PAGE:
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OLE Automation Objects in Transact-SQL

Transact-SQL includes several system stored procedures that allow OLE Automation objects to be referenced in Transact-SQL batches, stored procedures, and triggers. These system stored procedures run as extended stored procedures, and the OLE Automation objects that are executed through the stored procedures run in the address space of an instance of the SQL Server Database Engine in the same way that an extended stored procedure runs.

The OLE Automation stored procedures enable Transact-SQL batches to reference SQL-DMO objects and custom OLE Automation objects, such as objects that expose the IDispatch interface. A custom in-process OLE server that is created by using Microsoft Visual Basic must have an error handler (specified with the On Error GoTo statement) for the Class_Initialize and Class_Terminate subroutines. Unhandled errors in the Class_Initialize and Class_Terminate subroutines can cause unpredictable errors, such as an access violation in an instance of the Database Engine. Error handlers for other subroutines are also recommended.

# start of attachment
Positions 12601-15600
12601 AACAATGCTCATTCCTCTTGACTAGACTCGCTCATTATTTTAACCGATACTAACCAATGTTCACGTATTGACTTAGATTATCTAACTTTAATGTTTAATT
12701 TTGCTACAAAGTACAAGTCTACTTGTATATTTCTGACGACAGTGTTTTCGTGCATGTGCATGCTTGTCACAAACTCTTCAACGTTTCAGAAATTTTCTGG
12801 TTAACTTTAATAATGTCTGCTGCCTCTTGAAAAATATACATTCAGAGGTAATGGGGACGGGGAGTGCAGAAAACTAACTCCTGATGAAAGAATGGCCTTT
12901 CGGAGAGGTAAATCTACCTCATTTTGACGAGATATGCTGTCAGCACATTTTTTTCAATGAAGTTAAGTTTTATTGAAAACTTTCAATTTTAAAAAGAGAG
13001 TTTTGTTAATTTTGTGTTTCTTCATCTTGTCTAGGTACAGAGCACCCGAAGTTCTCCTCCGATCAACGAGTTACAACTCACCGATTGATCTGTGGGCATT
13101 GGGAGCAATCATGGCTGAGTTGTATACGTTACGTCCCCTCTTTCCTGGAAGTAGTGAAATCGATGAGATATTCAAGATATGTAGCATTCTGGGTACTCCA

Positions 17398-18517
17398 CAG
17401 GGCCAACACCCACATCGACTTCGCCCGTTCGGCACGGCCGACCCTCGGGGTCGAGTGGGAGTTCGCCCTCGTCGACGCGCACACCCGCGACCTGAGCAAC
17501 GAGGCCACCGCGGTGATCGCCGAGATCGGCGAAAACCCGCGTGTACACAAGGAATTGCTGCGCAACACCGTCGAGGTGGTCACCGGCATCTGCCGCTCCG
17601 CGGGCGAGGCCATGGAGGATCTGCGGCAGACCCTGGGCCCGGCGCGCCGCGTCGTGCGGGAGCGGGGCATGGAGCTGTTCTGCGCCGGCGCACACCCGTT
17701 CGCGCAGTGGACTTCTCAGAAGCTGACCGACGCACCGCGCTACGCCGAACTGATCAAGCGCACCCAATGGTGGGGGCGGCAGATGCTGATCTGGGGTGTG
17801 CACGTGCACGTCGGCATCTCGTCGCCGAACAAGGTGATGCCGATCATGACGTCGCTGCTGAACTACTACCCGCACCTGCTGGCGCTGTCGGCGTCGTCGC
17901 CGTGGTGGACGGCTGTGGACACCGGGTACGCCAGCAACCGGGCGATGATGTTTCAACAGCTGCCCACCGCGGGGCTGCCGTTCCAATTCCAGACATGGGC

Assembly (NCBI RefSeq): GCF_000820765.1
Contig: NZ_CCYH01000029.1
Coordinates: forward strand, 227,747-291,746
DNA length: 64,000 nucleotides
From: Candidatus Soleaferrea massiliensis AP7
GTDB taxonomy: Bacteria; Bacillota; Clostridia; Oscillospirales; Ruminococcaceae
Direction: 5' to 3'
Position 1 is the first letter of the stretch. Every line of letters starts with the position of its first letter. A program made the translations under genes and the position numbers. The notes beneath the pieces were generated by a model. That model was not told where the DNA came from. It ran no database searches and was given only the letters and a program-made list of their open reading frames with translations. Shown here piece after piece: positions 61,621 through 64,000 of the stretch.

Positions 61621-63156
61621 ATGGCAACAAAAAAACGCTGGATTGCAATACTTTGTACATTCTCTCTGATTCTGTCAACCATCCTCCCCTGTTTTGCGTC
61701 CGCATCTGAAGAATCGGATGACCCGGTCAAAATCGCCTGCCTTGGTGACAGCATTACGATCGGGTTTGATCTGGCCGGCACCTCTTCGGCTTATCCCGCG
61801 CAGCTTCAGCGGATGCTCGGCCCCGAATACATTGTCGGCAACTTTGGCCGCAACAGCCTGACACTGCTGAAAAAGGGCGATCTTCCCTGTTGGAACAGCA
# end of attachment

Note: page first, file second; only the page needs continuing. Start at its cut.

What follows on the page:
The first step when using an OLE Automation object in Transact-SQL is to call the sp_OACreate system stored procedure to create an instance of the object in the address space of the instance of the Database Engine.

After an instance of the object has been created, call the following stored procedures to work with the properties, methods, and error information related to the object:

  • sp_OAGetProperty obtains the value of a property.

  • sp_OASetProperty sets the value of a property.

  • sp_OAMethod calls a method.

  • sp_OAGetErrorInfo obtains the most recent error information.

When there is no more need for the object, call sp_OADestroy to deallocate the instance of the object created by using sp_OACreate.

OLE Automation objects return data through property values and methods. sp_OAGetProperty and sp_OAMethod return these data values in the form of a result set.

The scope of an OLE Automation object is a batch. All references to the object must be contained in a single batch, stored procedure, or trigger.

When it references objects, the SQL Server OLE Automation objects support traversing the referenced object to other objects that it contains. For example, when using the SQL-DMO SQLServer object, references can be made to databases and tables contained on that server.

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